Radiative dissociation of superexcited acetylene was studied at hν=13.8–24.8 eV (90–50 nm) by using C2H2, C2HD, and C2D2. The observed emission bands were d3Πga3Πu, e3Πga3Πu, C1ΠgA1Πu, and D1+uX1g of C2 radical, and A2Δ→X2Πr, B2ΣX2Πr, and C2Σ+X2Πr of CH and CD radicals. The fluorescence cross sections of the electronically excited C*2 radicals showed a hydrogen isotope effect, i.e., the cross sections were in order of σf[C2(C2H2)]≳σf[C2(C2HD)]≳σf[C2(C2D2)]. Reverse is true for the fluorescence cross sections of CH* and CD*, i.e., σf(C2H2)<σf(C2HD)<σf(C2D2). These isotope effects were interpreted by the competition of some decay processes from the superexcited states. Hydrogen isotope effect in simple C–H and C–D bond dissociation is important for the C*2 formation. As a result of the competition with this C*2 formation, the ‘‘reverse’’ isotope effect emerges in the CH* and CD* formations. Another important competing process is the isomerization followed by formation of nonradiative fragments. Since H atom migrates more easily than D atom through a cyclic cavitated complex and the nonradiative fragmentation competes with the CH* and CD* formation, the radiative intensities of the CH* and CD* radicals inevitably show the apparent inverse hydrogen isotope effect. The isomerization seems to be specially important in the wavelength region, λ≳80 nm, where a trans‐bent superexcited state is formed.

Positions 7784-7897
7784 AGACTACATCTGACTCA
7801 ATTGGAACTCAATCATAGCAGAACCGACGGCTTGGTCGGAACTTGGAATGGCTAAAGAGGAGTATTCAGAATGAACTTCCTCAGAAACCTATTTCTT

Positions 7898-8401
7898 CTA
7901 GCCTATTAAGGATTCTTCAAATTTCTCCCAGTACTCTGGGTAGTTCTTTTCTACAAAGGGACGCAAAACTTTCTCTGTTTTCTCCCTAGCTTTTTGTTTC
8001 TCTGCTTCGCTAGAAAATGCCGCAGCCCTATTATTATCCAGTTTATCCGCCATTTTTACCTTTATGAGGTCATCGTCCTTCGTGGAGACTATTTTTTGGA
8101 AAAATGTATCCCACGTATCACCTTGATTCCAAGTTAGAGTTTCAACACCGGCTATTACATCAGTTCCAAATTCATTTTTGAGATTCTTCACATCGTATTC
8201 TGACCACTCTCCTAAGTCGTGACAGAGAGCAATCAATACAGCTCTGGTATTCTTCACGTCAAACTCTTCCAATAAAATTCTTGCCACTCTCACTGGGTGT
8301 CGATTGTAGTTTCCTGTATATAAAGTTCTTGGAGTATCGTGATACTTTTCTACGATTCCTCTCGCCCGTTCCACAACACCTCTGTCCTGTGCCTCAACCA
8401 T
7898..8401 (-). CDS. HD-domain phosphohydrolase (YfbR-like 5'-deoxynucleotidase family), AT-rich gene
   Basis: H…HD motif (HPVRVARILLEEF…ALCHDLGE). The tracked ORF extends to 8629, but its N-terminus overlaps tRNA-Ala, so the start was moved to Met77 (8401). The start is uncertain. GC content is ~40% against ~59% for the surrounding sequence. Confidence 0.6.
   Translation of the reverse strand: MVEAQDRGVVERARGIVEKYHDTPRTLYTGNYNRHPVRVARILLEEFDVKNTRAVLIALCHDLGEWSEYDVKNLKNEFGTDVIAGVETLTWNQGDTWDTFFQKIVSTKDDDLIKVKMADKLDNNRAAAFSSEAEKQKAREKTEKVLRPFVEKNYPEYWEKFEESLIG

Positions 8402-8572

This content is only available via PDF.
You do not currently have access to this content.